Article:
These ideas are excellent, but for most of us in order for them to become integrated into our lives and really put them to use, we have to turn them into habits and make them become ‘second nature’. Has this been true in your life? How have habits played a role in your success?

It’s easy to feel good when the lights are on and everyone is watching. The difference between good and great is the ability to work just as hard when the lights are off and no one is watching. I have never been the strongest, fastest, or tallest. My daily effort and my habits give me the advantage I need to be better than my opponent. I find confidence in myself, knowing the things I have been through, and the effort and hard work I have put in. Always be aware and fearful of being on auto-pilot. Fight fatigue, fight laziness, and build a habit of being the underdog, on and off the court. Make sure your effort matches your desires.

Can you share some of the strategies you have used to turn the ideas above into habits? What is the best way to develop great habits for optimal performance? How can one stop bad habits?

Having goals is a great start. Both long-term and short-term goals play an essential part in improvement and creating lasting habits. The trick is to be focused and inspired internally as much as externally. Working in the weight room, you can be easily judged by the way you look externally and the size of your muscles. But you should hold just as much value, or more, by the way, you feel inside and how that transfers into the way you play. I care less about how my body looks, and more about how it functions because this allows me to be able to compete at the highest level. When you are focused on the external it is easy to become frustrated by visual results. Focus on the feeling. Focus on feeling empowered and confident. Take ownership of your success, and realize that each day you have the ability to take a step forward.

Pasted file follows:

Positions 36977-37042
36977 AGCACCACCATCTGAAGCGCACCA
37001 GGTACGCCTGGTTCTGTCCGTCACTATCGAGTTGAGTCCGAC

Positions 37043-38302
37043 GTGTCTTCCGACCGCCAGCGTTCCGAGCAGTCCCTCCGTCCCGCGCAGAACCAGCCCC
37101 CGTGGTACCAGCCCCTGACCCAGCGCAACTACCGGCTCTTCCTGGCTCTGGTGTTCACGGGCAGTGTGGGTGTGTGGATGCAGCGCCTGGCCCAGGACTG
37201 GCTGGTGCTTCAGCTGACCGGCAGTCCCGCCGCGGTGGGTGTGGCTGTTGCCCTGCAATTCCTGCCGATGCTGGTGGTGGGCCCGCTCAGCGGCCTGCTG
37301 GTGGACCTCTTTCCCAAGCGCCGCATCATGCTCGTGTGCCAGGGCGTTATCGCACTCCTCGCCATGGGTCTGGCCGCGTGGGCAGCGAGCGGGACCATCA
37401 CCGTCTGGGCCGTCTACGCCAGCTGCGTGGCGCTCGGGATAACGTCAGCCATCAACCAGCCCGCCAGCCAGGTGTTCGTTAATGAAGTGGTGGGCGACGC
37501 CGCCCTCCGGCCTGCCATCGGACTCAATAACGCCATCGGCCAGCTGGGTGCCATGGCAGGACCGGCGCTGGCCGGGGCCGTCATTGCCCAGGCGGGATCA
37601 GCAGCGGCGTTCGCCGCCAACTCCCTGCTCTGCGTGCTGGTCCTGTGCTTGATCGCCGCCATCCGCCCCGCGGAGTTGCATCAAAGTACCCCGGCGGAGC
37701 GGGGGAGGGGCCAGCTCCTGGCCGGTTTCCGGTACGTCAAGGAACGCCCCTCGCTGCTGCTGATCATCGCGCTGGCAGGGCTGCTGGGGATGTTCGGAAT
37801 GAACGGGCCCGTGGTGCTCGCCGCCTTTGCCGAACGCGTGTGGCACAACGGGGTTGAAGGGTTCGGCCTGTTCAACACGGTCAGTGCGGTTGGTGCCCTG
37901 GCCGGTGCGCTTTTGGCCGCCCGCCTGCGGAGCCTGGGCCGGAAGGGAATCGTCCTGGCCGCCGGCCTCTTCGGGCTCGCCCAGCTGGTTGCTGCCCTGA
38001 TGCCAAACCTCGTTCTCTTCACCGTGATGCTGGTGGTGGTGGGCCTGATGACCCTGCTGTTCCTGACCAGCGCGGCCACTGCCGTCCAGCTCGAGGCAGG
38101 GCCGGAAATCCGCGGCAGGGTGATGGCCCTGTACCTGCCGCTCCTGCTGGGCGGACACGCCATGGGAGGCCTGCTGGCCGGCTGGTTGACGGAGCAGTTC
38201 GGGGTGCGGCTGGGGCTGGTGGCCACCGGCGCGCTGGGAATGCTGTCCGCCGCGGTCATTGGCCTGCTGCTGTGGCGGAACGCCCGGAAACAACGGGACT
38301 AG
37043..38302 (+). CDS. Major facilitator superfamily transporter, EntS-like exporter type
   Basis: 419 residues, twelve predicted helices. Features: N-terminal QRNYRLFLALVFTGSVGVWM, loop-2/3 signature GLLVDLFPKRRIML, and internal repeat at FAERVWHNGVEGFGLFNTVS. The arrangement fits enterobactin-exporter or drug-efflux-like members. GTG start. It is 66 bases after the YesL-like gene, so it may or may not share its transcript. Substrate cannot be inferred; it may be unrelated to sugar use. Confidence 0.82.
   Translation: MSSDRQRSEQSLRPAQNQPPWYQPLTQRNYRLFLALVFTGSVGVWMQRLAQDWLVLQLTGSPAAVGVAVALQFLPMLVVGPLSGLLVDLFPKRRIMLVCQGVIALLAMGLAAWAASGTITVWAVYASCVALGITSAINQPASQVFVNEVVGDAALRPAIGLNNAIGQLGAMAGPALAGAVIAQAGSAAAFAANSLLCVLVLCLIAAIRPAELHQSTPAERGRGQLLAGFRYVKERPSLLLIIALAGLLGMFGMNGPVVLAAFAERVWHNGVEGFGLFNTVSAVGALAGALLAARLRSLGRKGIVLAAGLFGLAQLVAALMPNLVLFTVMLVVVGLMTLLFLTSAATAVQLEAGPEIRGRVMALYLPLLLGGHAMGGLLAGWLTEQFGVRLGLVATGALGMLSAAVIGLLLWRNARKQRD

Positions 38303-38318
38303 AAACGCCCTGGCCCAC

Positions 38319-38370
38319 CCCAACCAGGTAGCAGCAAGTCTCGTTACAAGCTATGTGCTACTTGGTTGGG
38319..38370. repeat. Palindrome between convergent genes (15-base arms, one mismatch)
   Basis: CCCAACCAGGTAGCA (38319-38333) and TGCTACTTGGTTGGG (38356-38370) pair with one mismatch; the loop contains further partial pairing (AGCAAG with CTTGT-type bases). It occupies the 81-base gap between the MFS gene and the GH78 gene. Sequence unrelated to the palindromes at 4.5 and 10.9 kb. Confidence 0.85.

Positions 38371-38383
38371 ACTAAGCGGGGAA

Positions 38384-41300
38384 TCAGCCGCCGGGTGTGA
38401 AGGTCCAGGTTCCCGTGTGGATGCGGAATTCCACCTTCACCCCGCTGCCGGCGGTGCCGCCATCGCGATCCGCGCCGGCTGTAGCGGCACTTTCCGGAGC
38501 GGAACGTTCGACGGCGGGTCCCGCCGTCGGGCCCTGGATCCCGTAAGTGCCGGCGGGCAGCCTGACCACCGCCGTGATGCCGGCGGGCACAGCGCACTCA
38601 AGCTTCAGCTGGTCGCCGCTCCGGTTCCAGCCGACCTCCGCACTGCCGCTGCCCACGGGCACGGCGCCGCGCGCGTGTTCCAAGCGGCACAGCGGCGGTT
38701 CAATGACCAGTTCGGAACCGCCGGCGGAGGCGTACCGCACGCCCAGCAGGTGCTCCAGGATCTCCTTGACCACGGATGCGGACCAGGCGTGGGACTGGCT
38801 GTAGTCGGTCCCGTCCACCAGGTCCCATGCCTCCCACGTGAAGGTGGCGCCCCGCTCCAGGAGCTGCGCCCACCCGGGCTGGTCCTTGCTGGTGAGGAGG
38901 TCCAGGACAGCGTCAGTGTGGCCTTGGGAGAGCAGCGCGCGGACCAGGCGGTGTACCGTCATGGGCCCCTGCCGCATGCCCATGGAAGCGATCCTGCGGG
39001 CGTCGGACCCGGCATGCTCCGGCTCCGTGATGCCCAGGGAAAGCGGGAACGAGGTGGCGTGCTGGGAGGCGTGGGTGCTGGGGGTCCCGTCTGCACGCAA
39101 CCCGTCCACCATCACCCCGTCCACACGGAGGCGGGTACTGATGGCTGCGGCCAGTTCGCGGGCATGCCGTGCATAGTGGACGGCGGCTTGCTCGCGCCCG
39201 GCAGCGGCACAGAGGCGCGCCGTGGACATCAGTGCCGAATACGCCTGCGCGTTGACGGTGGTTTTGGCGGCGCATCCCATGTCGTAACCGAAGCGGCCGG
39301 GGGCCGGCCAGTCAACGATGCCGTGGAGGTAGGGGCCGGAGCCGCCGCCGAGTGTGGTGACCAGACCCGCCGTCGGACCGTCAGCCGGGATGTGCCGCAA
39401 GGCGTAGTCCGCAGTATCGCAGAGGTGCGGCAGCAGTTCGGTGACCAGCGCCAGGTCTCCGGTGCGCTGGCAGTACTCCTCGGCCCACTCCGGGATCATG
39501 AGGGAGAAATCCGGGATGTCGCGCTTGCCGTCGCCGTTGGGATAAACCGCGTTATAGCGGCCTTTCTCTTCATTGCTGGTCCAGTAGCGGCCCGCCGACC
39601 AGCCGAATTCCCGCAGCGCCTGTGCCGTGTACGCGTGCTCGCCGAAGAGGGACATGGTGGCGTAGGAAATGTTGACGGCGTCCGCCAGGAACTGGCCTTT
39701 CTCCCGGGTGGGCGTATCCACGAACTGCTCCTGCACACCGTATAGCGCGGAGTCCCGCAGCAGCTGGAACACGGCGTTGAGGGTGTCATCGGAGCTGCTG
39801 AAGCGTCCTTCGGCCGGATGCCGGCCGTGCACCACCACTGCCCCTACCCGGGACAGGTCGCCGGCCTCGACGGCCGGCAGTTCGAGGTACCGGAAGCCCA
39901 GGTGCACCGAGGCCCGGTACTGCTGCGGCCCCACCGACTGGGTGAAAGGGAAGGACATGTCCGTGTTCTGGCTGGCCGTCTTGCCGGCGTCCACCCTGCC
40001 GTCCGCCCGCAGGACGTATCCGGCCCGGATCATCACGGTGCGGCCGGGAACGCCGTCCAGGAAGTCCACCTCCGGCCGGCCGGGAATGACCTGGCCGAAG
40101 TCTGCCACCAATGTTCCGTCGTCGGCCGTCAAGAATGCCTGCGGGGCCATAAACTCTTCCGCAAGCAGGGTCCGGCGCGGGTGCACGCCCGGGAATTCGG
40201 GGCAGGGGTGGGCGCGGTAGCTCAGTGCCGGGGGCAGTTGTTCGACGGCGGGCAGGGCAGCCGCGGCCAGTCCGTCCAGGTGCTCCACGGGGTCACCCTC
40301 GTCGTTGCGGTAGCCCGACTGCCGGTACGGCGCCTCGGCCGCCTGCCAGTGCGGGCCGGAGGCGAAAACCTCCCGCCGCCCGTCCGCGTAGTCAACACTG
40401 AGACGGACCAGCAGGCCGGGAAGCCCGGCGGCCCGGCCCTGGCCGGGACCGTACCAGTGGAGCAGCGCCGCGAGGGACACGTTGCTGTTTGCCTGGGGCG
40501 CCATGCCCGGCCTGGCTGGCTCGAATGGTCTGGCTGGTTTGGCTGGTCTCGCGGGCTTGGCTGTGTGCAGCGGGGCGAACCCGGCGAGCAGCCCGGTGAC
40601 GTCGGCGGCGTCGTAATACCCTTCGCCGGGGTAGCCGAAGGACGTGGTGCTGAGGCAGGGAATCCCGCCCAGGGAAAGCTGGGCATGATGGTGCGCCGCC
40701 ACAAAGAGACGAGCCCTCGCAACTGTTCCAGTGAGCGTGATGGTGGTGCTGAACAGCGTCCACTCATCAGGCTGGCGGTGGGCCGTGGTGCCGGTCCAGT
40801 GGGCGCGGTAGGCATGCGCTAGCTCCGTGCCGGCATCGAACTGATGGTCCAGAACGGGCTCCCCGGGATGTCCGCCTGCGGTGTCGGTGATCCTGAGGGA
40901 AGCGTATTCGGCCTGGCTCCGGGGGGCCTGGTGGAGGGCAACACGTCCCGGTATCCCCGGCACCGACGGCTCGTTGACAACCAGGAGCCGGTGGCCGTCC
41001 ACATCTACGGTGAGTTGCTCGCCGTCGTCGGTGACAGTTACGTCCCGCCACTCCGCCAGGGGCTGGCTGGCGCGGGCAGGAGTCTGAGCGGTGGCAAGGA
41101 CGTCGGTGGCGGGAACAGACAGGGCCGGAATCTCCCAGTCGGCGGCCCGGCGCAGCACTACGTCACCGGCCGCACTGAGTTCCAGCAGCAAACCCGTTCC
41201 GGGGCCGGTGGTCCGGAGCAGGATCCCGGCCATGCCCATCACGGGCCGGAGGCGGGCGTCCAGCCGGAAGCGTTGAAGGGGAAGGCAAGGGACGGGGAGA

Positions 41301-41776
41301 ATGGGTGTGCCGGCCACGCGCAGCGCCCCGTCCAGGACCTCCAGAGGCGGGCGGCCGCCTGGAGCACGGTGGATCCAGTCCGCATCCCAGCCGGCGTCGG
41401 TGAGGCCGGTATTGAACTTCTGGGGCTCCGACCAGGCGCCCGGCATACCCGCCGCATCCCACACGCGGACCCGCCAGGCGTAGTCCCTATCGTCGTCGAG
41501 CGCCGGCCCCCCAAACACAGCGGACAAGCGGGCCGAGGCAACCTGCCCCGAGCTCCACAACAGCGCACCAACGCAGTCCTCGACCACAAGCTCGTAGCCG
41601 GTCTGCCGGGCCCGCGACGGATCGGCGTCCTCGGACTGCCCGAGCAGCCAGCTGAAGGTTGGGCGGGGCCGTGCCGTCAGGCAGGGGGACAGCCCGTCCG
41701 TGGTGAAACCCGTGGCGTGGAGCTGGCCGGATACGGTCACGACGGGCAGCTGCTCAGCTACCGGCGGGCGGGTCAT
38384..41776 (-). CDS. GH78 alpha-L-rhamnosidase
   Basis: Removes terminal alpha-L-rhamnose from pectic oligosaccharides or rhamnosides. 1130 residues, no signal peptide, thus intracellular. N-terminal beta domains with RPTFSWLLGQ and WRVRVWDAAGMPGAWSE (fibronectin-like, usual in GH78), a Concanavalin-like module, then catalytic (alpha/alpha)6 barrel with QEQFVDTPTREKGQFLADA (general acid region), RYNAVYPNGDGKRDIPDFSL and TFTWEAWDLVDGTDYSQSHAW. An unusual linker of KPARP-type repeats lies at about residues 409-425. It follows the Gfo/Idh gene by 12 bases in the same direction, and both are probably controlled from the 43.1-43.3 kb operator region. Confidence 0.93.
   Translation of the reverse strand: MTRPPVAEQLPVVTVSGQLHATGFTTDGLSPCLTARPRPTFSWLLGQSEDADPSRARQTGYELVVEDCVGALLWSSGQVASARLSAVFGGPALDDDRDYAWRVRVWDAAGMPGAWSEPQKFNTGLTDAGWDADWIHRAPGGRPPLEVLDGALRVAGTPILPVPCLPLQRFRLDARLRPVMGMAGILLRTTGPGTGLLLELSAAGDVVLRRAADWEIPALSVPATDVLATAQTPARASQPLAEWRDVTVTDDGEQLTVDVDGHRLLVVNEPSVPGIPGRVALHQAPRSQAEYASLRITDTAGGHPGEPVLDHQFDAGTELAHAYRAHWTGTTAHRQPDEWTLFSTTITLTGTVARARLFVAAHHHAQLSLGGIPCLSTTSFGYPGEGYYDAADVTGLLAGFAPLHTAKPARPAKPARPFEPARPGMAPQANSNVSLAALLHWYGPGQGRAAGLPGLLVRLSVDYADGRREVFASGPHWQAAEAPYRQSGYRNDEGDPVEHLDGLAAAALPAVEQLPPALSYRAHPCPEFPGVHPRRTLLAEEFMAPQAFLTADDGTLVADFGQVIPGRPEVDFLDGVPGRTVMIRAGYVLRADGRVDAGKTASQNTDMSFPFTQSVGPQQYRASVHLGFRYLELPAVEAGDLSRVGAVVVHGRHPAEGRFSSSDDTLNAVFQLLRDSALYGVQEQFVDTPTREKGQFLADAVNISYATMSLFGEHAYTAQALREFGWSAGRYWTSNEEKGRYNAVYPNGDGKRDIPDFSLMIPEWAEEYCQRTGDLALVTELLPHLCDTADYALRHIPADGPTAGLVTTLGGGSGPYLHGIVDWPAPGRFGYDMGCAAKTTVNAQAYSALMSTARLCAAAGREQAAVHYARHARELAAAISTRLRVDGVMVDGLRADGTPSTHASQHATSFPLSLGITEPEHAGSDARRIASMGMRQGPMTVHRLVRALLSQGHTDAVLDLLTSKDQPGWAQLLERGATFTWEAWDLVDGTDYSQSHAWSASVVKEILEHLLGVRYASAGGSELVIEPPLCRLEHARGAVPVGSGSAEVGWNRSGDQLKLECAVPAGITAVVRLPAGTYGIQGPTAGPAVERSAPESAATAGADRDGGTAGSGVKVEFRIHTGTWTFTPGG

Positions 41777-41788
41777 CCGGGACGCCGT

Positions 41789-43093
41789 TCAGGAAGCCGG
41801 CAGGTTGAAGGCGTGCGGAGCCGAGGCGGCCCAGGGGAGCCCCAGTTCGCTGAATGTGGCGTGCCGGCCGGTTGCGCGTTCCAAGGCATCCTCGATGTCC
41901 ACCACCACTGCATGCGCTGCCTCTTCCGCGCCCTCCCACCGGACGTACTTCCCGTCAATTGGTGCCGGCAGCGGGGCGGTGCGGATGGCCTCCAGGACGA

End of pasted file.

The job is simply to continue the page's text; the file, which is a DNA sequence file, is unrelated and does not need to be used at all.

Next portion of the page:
As a high performance athlete, you likely experience times when things are in a state of Flow. Flow has been described as a pleasurable mental state that occurs when you do something that you are skilled at, that is challenging, and that is meaningful. Can you share some ideas from your experience about how we can achieve a mind state of Flow more often in our lives?

When you’re feeling good about yourself and what you’re doing, it’s often related to how you put a value on specific things in your life. When you value the “outcome” then your ability to sustain the flow of happiness is limited to winning and losing. When you put a value on happiness, progress, effort, relationships, kindness, and love, you have the ability to sustain your flow throughout your entire journey. It’s especially important in athletics to gain perspective on what truly matters in life, giving positive internal value to those things. The flow is a byproduct of positive habits, passionate effort, and constant perspective. I like to think that I can organically create the flow and have basketball be a part of that, instead of basketball be the flow that I am trying to force or produce.

Do you have any meditation practices that you use to help you in your life? We’d love to hear about it.

My meditation practices usually revolve around my family and keeping a consistent perspective and the thing I love and what I desire. I like to surround myself with positivity and happiness. Put pictures around the house, on the background of my phone. Change the music on my playlist, or follow motivational people on social media. I make it almost impossible to go through a day without having positivity being heard and seen around me.